In Linear Algebra Done Right, it presents the Linear Dependence Lemma which states that :

Suppose $v_1,...,v_m$ is a linearly dependent list in $V$. Then there exists $j \in {1,2,...,m}$ such that the following hold: $v_j \in span(v_1,...,v_{j-1})$. I follow the proof, but get confused on a special case where $j=1$. The book said choosing $j=1$ means that $v_1=0$, because if $j=1$ then the condition above is interpreted to mean that $v_1 \in span()$.

I tried to follow the example in the proof:

Because the list $v_1,...,v_m$ is linearly dependent, there exist numbers $a_1,...,a_m \in \mathbb{F}$ , not all $0$ such that $$a_1v_1+...+a_mv_m = 0$$

Let $j$ be the first element of {1,...,m}, such that $a_j \neq 0$. Then $$a_1v_1 = -a_2v_2 -...-a_jv_j$$ $$v_1 = \frac{-a_2}{a_1}v_2-...-\frac{a_j}{a_1}v_j$$

Then does it mean $v_1$ is the span of $v_2,....v_j$?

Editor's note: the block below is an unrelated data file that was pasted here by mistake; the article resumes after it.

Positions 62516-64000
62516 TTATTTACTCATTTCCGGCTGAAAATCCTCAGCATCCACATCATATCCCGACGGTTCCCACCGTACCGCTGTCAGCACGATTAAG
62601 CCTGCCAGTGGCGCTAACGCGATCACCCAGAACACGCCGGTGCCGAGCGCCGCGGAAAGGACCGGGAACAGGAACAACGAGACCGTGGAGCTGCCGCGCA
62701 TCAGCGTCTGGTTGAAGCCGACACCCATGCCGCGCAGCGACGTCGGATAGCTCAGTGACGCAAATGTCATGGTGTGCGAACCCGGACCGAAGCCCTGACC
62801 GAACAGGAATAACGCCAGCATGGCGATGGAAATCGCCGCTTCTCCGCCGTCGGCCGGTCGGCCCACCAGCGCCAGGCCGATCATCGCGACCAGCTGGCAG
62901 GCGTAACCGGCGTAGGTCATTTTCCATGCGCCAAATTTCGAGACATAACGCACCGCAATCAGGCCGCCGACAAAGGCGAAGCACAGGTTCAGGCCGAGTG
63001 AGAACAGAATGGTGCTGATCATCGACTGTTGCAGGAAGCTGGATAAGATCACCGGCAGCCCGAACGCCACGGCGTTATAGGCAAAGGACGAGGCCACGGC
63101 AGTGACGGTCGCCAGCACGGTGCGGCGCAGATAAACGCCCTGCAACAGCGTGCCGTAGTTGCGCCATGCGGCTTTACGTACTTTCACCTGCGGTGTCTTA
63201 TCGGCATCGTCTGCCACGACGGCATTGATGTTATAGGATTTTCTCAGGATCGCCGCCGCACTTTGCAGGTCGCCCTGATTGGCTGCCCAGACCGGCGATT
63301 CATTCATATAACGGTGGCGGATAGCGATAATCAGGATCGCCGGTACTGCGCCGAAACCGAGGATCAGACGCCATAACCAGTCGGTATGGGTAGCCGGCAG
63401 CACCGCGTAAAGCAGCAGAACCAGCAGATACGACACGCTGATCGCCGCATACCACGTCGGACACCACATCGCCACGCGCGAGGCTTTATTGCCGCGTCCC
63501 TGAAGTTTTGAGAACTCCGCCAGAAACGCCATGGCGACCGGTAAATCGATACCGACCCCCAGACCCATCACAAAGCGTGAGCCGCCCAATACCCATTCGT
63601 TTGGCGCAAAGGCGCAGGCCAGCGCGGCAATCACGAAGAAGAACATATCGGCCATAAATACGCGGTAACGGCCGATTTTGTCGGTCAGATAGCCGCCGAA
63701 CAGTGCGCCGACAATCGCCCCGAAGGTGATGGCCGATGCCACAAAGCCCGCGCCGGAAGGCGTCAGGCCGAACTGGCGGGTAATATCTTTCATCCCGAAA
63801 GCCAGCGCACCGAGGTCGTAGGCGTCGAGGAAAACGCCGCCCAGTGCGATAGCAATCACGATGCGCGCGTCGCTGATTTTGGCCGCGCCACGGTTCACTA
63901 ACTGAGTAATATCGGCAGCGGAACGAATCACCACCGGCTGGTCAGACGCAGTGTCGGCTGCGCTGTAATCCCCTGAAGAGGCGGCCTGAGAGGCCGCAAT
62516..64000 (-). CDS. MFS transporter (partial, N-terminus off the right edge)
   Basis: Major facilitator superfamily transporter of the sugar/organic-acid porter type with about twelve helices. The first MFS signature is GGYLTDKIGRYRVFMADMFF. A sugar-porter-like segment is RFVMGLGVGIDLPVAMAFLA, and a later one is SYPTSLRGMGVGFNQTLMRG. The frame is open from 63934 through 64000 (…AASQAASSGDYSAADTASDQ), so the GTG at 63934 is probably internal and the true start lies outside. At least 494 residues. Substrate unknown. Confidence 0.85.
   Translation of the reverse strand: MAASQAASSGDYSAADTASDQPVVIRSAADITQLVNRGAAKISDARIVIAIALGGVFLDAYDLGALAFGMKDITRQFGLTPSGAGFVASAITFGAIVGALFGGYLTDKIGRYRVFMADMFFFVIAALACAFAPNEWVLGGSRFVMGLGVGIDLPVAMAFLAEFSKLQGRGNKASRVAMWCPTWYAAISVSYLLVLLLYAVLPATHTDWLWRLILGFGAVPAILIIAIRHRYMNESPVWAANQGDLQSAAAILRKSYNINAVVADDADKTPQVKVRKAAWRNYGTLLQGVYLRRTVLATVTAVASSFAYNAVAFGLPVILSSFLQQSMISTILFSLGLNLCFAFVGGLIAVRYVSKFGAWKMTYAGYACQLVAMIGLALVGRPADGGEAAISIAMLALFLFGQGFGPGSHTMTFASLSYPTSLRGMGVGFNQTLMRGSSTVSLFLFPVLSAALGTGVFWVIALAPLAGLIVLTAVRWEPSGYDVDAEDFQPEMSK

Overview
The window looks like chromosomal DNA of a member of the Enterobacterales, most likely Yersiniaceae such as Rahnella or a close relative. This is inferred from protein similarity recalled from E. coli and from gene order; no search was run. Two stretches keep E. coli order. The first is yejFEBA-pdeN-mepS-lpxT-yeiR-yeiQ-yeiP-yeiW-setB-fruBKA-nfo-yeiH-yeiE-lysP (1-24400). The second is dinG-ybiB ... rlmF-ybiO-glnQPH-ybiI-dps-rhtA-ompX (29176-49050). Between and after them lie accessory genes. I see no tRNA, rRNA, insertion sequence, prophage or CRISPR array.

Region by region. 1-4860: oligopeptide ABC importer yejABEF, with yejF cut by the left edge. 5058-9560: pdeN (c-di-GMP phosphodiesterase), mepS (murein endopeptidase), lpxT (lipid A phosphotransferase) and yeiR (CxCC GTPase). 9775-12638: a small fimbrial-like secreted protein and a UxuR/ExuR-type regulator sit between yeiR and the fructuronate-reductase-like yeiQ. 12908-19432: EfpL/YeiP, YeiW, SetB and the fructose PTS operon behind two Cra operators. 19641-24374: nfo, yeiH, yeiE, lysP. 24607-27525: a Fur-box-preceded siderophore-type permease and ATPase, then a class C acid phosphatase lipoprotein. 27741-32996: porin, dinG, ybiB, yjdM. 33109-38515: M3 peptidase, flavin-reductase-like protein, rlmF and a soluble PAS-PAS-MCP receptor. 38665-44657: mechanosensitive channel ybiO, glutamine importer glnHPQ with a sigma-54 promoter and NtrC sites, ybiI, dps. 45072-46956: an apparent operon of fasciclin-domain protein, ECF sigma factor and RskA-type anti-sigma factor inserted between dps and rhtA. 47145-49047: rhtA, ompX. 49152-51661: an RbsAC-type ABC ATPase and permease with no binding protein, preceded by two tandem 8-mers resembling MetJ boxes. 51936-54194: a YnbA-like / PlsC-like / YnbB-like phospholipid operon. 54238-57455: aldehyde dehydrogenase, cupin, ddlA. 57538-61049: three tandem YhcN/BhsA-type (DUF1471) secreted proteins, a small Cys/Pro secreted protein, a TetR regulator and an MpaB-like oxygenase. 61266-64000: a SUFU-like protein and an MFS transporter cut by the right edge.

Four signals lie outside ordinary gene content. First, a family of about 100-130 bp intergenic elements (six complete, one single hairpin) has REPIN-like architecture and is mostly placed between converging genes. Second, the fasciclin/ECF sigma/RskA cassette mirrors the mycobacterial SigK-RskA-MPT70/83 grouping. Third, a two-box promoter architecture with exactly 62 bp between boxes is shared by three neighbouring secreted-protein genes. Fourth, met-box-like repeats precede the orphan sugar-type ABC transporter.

You've a mistake in the line after "Let $\;j\;$ be the first ..." . It must be;

$$a_jv_j=-a_1v_1-\ldots-a_{j-1}v_{j-1}\implies v_j=-\frac{a_1}{a_j}v_1-\ldots-\frac{a_{j-1}}{a_j}v_{j-1}$$

and thus



I have misunderstood the proof. It should be :

Let $j$ be the largest element of {1,...,m} such that $a_j \neq 0$. It means that $a_{j+1} = 0, a_{j+2} = 0$, and so on.

Therefore, $v_j \in span(v1,...,v_{j-1})$ actually means if the list is linearly independent, one of the vectors is in the span of the PREVIOUS ones.

So, in the case of $j=1$, $v_1 \in span()$

More reference here


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